When Press Offices Don’t Provide Information But Spread Propaganda

Mesrop Harutyunyan

Writer by calling

What purpose do the press offices of state agencies serve? I believe, to spread information about the activities of those agencies and their directors. In times of emergencies, the press offices of especially the highest governing bodies probably have to work in emergency mode.

And how did they work during the tragedy in Gyumri and the days that followed? For instance, what did an ordinary citizen of the Republic of Armenia find out about Armenian President Serzh Sargsyan’s attitude toward the events? Absolutely nothing. Only that on January 12 he had a private consultation. The press office of Baghramyan 26 (the address of the president’s office) reported everything — whom Sargsyan received, where he went — except for the most important: his position on the Gyumri tragedy and why a day of mourning is not being declared in the country.  

Why did the public know of the prime minister’s attitude toward the tragedy? Again, nothing. Because the government’s press office also reported nothing — just that they commemorated the victims with a minute of silence before the cabinet meeting. 

And the information that the police press office disseminated about the incidents following the tragedy, it would’ve been better if, rather, it had not. 

Do you remember the fabricated video disseminated by the police connected to the incidents of March 1, 2008? The alleged syringes, batons, and so on discovered in Liberty Square? It was easily circulated, since, because of an order from high up, newspapers were shut down and websites were blocked, while TV stations freely disseminated this official lie. 

Seven years have passed since 2008, but the police press office (officially called the Public Relations and Information Department of the Police of the Republic of Armenia) has not progressed an inch with its propagandist tricks, forgetting that now it’s January 2015 and that apart from television, people (and nowadays many people) get information from the internet, and by the way, during emergency situations, also via live stream.

It has forgotten and disseminated an incoherent statement on the Gyumri public’s spontaneous revolt and clashes with police on January 15, 2015. This statement (titled “Clarification” in the Armenian version) is a string of “heartbreaking” remarks about the “civilized” police and strong words citing the Constitution and laws, from which the public is supposed to understand that our police is an innocent lamb; it was only maintaining public order; it was not obstructing the free movement of people; and so on; and that some irresponsible people began to throw stones at the police.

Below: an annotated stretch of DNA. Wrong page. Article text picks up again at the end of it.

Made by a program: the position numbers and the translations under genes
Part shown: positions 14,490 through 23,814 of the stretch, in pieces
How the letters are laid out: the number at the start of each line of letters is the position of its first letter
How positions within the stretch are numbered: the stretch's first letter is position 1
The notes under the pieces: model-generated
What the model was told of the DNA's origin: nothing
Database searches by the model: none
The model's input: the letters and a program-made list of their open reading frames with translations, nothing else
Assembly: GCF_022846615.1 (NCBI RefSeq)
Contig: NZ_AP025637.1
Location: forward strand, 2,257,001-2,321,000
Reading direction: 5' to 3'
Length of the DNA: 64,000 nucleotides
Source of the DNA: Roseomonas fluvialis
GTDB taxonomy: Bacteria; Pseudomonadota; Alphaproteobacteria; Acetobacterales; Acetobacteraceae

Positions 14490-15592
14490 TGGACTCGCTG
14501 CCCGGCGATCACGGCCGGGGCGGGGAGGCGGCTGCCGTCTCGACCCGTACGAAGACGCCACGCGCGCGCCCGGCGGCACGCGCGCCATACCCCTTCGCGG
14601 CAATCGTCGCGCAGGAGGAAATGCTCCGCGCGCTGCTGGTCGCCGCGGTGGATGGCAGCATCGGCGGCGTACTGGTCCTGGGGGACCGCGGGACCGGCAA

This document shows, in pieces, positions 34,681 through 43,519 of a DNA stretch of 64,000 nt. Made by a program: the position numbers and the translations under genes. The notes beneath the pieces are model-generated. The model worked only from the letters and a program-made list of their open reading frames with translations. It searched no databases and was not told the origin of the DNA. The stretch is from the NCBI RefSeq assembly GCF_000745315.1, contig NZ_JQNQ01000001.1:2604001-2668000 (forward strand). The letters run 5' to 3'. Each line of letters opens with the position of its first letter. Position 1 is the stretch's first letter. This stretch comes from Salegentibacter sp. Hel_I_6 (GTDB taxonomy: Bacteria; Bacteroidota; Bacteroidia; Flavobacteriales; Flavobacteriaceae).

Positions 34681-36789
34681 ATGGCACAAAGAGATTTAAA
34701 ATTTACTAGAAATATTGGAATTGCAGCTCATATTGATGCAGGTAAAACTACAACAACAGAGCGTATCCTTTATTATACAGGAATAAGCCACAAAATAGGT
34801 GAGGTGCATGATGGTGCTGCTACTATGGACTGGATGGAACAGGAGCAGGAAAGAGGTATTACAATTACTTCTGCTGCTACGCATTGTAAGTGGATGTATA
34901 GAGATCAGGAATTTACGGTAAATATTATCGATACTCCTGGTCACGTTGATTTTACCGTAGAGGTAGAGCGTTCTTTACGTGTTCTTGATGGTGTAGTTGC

On what do they pin their hopes, by spreading such “clarification”? Have these people not been informed that the world created the internet, and the internet allows for live streaming, and that there were at least 4–5 news outlets live broadcasting on the scene in Armenia on that day, and their links were on all the news websites, and, according to reports, there were more than a hundred thousand people simultaneously watching those live broadcasts?

What’s even more funny is the comical justification for detaining people from Yerevan’s Liberty Square made in the same statement:

“Simultaneously, we would like to inform you that on Thursday January 15, 2015, at 10 p.m. a group of persons was detained on the Freedom Square, Yerevan, on suspicion of law breaking.”

First, there are videos and everyone can see how the police violently attacked, and second, doesn’t the police press office realize that it discredits the state with this statement? That is, it turns out that Armenia is a police state; at any moment, you can attack people and take them to the police station, then say it was “on suspicion of law breaking.”

Shouldn’t this “clarification” have said how many people were detained, and why those people in particular (including human rights defenders, lawyers, public figures)? And did you apologize to them for unlawfully detaining them? Not a word. Radio (a.k.a. police) silence. 

Official news, gentlemen, is a type of media. And it’s meant not to raise the honor of the mundir1 with bogus and shadowy propaganda but to inform the public. The time has long come to realize that even the family members of those spreading such cheap propaganda don’t believe it. 

Mesrop Harutyunyan

P.S. By the way, the cheapest trick was employed by Deputy Chief of Police, Commander of Police Troops, Lieutenant General Levon Yeranosyan, who said [AM]: 

“In Gyumri yesterday, 80% of the demonstrators were drunk. Some individuals intoxicated the people, after which the crowd became uncontrollable. The majority were under the influence of alcohol, which caused that which happened.”

This blatant lie must be denied, and it’s the police press office that must deny it. But will police press officers demonstrate professional dignity to refute the lie? 

I doubt it. 


A military overcoat. The author here is referring to Russia in general.

The views expressed in the column are those of the author's and do not necessarily reflect the views of Media.am.

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